Many Linux developers in these years are working on porting Linux software on ARM architectures. Debian in particular offers the full distribution to be installed on supported devices, and I wanted to try it out. There are already images prepared for the Versatile platform (thanks to Aurélien Jarno), and with them it is possible to try Debian for ARM without owning an ARM platform, using QEMU.
qemu-system-arm” program must be installed. In Debian it is under the “
qemu” package, in Ubuntu it is under the “
I ran the following commands to download the ARM images and run the simulator:
$ wget http://people.debian.org/~aurel32/qemu/arm/debian_lenny_arm_small.qcow2 $ wget http://people.debian.org/~aurel32/qemu/arm/initrd.img-2.6.26-2-versatile $ wget http://people.debian.org/~aurel32/qemu/arm/vmlinuz-2.6.26-2-versatile $ qemu-system-arm -m 128M -M versatilepb -kernel vmlinuz-2.6.26-2-versatile -initrd initrd.img-2.6.26-2-versatile -hda debian_lenny_arm_small.qcow2 -append "root=/dev/sda1"
The system slowly boots inside QEMU, and then a prompt appears; the root password is simply “
root“. The system is already configured to be connected to the net, so it is really easy to install packages. I wanted to see a full blown graphical environment running, and LXDE is a good compromise between lightweight and functionality. I ran the following commands, and they worked for about an hour:
# aptitude update # aptitude safe-upgrade # aptitude install lxde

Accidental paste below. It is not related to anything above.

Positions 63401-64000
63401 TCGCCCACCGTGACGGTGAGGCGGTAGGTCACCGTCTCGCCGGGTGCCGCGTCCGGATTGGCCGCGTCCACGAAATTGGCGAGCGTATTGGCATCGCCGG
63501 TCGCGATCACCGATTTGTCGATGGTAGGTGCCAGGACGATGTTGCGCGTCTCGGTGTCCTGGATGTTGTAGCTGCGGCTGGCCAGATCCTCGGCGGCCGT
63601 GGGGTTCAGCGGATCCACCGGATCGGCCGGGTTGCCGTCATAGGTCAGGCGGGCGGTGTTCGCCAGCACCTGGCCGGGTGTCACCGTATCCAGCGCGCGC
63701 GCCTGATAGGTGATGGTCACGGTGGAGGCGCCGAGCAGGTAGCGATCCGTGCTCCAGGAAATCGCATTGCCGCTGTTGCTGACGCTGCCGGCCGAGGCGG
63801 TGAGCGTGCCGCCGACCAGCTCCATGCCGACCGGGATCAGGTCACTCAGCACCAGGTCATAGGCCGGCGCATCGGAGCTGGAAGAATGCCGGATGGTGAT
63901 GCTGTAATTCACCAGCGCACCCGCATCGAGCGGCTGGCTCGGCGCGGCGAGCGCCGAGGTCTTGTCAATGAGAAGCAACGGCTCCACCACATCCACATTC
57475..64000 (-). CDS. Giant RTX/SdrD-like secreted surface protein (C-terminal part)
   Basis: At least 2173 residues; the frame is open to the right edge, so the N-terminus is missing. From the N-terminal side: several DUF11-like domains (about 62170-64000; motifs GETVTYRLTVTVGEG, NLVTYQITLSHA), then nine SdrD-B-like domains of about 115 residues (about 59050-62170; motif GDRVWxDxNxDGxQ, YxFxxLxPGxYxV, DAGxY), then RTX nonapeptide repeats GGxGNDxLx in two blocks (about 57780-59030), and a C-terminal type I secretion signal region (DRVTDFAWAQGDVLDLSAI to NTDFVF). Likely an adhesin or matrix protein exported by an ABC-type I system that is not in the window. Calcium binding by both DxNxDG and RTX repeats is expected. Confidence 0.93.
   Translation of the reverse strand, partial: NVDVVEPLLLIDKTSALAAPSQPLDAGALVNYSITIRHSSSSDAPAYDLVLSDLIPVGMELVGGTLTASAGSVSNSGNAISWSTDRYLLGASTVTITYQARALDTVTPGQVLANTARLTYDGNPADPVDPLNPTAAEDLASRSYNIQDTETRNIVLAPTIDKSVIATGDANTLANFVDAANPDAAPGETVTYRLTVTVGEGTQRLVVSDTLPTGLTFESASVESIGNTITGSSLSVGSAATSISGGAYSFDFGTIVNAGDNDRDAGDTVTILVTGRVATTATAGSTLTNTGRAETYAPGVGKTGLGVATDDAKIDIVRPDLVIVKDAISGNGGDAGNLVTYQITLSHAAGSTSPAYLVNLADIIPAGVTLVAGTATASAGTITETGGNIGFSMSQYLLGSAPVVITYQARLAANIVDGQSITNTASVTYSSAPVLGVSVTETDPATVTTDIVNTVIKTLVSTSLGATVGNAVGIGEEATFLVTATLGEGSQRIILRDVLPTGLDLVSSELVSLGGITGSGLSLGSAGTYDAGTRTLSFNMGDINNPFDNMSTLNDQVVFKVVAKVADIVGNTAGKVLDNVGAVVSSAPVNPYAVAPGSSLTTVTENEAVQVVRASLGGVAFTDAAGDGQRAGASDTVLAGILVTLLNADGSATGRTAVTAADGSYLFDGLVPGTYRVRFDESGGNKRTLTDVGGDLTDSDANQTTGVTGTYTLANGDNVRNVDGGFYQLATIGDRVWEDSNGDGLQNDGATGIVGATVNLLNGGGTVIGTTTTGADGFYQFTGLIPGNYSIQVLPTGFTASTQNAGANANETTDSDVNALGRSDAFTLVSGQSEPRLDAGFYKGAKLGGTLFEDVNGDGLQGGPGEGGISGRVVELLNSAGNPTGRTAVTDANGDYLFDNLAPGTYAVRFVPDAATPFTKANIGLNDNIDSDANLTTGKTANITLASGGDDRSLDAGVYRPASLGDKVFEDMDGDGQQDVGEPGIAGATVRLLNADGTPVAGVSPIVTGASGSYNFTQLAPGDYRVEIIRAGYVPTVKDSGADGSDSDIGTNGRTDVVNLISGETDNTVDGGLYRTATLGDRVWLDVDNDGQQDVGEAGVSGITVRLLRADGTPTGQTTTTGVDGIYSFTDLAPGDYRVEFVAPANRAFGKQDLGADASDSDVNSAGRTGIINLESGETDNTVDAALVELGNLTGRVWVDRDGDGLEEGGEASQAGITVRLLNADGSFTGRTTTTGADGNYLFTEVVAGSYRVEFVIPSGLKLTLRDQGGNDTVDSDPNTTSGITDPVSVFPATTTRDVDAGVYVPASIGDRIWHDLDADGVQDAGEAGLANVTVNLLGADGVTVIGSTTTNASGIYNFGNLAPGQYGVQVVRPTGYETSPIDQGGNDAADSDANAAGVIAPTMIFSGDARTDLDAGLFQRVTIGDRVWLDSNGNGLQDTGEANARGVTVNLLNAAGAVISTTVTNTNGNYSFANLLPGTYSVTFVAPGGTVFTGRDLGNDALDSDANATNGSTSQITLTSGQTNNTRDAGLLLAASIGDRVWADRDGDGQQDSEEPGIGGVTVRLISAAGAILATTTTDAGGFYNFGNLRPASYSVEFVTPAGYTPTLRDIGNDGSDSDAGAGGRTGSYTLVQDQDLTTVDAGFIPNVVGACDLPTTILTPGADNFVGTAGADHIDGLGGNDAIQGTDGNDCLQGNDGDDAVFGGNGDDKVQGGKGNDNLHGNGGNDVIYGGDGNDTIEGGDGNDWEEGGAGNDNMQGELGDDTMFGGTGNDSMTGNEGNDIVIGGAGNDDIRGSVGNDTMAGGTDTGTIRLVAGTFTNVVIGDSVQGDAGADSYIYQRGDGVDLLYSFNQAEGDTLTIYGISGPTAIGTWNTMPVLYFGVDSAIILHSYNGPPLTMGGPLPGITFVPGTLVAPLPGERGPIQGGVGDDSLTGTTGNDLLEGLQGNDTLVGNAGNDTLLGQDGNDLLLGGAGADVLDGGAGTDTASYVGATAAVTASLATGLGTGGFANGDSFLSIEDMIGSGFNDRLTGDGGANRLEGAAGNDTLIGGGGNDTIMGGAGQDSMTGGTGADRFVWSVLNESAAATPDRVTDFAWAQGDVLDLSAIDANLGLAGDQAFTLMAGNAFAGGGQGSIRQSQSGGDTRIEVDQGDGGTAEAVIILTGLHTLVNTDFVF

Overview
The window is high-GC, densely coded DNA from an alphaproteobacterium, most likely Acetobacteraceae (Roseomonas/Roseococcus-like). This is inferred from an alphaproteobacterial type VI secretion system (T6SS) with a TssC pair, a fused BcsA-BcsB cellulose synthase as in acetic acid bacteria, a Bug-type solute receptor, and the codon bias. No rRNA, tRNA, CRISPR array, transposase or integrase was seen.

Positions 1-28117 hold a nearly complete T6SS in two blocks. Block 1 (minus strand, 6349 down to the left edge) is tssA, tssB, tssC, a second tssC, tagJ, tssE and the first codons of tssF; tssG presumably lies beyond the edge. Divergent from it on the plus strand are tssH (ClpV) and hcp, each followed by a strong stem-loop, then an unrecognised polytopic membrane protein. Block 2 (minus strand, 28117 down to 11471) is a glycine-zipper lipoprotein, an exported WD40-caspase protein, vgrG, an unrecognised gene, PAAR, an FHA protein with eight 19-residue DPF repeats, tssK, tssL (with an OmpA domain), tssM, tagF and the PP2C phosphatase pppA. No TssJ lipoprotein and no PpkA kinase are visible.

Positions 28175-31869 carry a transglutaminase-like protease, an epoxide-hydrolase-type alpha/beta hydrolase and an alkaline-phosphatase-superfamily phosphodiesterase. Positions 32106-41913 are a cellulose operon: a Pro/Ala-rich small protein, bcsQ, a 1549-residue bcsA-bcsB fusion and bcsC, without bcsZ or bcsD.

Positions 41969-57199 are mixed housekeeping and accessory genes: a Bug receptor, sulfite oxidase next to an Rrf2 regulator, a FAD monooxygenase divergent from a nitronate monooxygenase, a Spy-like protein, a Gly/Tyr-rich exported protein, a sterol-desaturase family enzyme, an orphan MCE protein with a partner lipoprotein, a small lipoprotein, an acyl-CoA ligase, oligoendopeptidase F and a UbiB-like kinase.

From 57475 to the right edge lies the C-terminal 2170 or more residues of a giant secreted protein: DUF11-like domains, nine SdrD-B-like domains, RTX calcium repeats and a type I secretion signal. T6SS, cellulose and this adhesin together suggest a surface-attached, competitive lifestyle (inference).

LXDE depends on X server, but the X environment is not configured to run immediately. I found here a solution that involves simply editing “
/etc/X11/xorg.conf“, using an editor such as “
vim” or “
nano” that are already installed on the basic system. The X server must be told to use the framebuffer device, so a line must be added in the “
... Section "Device" ... Driver "fbdev" EndSection ...
Then to start the graphic environment the ARM system can be rebooted, or simply the following command can be run:
# invoke-rc.d gdm start
The graphical login appears. The downloaded image already comes with an active user (username: “
user“, password: “
user“) that can log in and use the desktop. Once the environment is up, running the “
free” command shows that around 100MiB are used, and the “
df” command reports around 900MB of used disk space.
The QEMU emulation is quite slow, but it’s fast enough to try the software and understand what can already run on ARM. Meanwhile the Debian port continues with great speed, and many applications have already been ported to the “testing” and “unstable” branches, such as the lightweight web browser “Midori” and the video player “gnome-mplayer“.